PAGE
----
Hapu

Re: Local Maxima
« Reply #76 on: January 14, 2020, 10:28:19 am »
It just feels like the ending of a book, right now. Have you ever read an excellent novel -- I find it happens particularly commonly in Stross -- where it feels like there's a satisfying conclusion to the story with all the loose ends that had been itching at you all sewn back in? And then you (or at least I) turn what I think was the last page, or feel the novel in my hands, and there's still a quarter inch or so of something else that the author ended up putting after the bits of the story that I wanted from it were finished.

I wonder if old age might sometimes feel like that.


I think all that is just to say, it's an intentional set of experiments that are making me more likely than usual to sound particularly non-LHP, not that I've necessarily been all that LHP to begin with. I haven't necessarily ever been deeply into the handednesses, regarding both as mildly distasteful curatives against various brainwashings and dogmas. But LHP folks (at least those who stick with this particular forum) seem to more reliably display what I see as a certain capacity for independent thought, as it's generally prerequisite to joining a path that almost nobody is born into, so I appreciate the cameraderie as we all make our own strange attempts at getting where we think we want to be.

I-am-my-own-God can sound overly grandiose a lot of the time, but I-am-my-own-Pope is always accurate for the non-poseur LH practitioner.

idgo

Re: Local Maxima
« Reply #77 on: January 14, 2020, 06:37:14 pm »
I wonder if old age might sometimes feel like that.

I had a grandfather who aged like that -- he left without unfinished business. But that's more from skill at aging -- in growth, the culmination of a project is impetus to start a larger one, but after a certain point, finishing one piece of business can be a recommendation to start a less-lengthy (though perhaps not lower-quality) one. I think youth has a certain urgency of "I must do this because no-one else can", but when you're ninety-something and surrounded by aging children and adult grandchildren and little great-grandchildren, each generation of which has an individual or two who show that your own special aptitudes have been passed along, I think the fear that comes with being the only one who could might have been whittled away to nothing by the decades of counter-examples.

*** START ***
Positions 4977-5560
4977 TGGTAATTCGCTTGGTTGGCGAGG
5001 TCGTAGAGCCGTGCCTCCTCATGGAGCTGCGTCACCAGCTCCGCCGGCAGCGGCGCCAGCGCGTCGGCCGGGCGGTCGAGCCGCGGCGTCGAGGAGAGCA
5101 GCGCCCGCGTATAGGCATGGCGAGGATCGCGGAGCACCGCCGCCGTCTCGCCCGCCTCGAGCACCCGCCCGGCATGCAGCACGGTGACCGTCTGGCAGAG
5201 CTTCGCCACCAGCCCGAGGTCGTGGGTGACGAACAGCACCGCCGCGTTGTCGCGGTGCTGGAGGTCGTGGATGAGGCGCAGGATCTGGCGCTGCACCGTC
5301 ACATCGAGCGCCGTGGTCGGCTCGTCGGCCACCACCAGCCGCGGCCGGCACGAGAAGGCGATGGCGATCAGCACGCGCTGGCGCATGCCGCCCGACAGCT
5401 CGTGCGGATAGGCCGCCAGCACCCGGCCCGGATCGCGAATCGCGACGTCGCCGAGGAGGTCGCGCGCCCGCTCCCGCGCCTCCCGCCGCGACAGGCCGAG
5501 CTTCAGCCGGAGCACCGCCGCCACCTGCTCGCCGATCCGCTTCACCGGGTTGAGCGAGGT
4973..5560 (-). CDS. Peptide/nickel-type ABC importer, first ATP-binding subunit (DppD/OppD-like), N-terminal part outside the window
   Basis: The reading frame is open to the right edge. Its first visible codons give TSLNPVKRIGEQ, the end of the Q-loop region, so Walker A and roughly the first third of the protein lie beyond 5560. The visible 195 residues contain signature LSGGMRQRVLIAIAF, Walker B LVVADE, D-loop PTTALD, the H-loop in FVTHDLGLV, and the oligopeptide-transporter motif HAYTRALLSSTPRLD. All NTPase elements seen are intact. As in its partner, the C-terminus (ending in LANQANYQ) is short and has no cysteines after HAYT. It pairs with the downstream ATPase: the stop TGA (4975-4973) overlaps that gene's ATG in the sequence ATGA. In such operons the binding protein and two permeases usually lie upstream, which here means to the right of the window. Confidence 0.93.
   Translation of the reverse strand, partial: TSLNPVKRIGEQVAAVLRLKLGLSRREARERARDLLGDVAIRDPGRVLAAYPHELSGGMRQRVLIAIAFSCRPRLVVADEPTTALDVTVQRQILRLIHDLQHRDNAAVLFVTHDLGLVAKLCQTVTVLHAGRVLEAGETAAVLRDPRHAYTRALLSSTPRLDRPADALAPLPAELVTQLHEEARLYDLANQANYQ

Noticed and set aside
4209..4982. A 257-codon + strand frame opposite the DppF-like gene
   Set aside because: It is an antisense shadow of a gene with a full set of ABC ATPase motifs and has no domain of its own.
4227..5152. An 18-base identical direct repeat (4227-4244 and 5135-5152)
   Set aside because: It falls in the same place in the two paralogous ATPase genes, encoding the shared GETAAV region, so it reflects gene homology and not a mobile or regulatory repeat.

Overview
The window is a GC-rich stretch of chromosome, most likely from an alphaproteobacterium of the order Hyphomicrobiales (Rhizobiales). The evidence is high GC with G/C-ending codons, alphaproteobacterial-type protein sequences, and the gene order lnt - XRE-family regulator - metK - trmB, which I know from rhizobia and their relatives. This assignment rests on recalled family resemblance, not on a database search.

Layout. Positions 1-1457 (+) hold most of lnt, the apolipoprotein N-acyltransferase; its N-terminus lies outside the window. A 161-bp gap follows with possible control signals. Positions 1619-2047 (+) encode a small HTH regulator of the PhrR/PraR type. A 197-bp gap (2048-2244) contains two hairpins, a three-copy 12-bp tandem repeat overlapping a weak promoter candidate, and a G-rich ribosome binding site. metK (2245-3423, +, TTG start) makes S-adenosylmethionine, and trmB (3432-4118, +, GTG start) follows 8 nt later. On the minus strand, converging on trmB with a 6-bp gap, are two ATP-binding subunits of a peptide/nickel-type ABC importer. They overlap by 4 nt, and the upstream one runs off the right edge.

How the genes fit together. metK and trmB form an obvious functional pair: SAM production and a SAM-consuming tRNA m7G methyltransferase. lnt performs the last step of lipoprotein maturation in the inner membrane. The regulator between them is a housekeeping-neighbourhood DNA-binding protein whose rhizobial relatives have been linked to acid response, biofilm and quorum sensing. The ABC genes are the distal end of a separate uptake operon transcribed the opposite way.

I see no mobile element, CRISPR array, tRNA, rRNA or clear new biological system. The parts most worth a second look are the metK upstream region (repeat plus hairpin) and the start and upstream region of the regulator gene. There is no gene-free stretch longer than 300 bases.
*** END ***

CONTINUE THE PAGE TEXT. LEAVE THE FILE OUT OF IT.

Quote
I-am-my-own-God can sound overly grandiose a lot of the time, but I-am-my-own-Pope is always accurate for the non-poseur LH practitioner.

"Every man, woman, and child is a pope".

I think I might prefer the times when "child" was its own gender.

idgo

Re: idgo forgot its grimoire at home and is using this instead
« Reply #78 on: January 14, 2020, 06:43:03 pm »
Back to journal things, though: I think I've figured out how to draw the sort of growth/learning thing as I imagine it.

As with any search/exploration, it tends to revisit approximate regions it's been to before, but upon each visit it hits parts of those spaces from a direction that wouldn't have been feasible without leaving them. In this image, the thing I was trying to describe yesterday is akin to noticing the color changing.

Also, I wonder if there's a better convention for inter-journal conversations than reply within the same thread. I wonder whether taking the whole quote block from the journal entry to be replied to, and pasting it into one's own journal, and writing the thoughts or reply there, would yield a more or less readable and useful thread both among ourselves and for future readers.

idgo

Re: idgo forgot its grimoire at home and is using this instead
« Reply #79 on: January 23, 2020, 12:39:44 am »
I had a dream recently in which someone had tried to fashion a bow from 3 sticks attached together with rubber bands. One curved stick for the bow proper, 2 straight sticks fastened in the middle pretending to be the string. They were wondering why it wouldn't shoot as well as the bows that looked just like it that they'd seen in movies and cartoons... I think it's a take on the "solid bow, stretchy bowstring" trope.

I think there's something useful underneath that trope, around here somewhere. Something about how certain communications about a topic can accidentally omit facts that would be essential for a beginner to reconstruct the topic from first principles, because those facts seemed just too obvious to be worth mentioning. Or perhaps how things that look like sources of power, like bowstrings, are sometimes just conduits of force from elsewhere.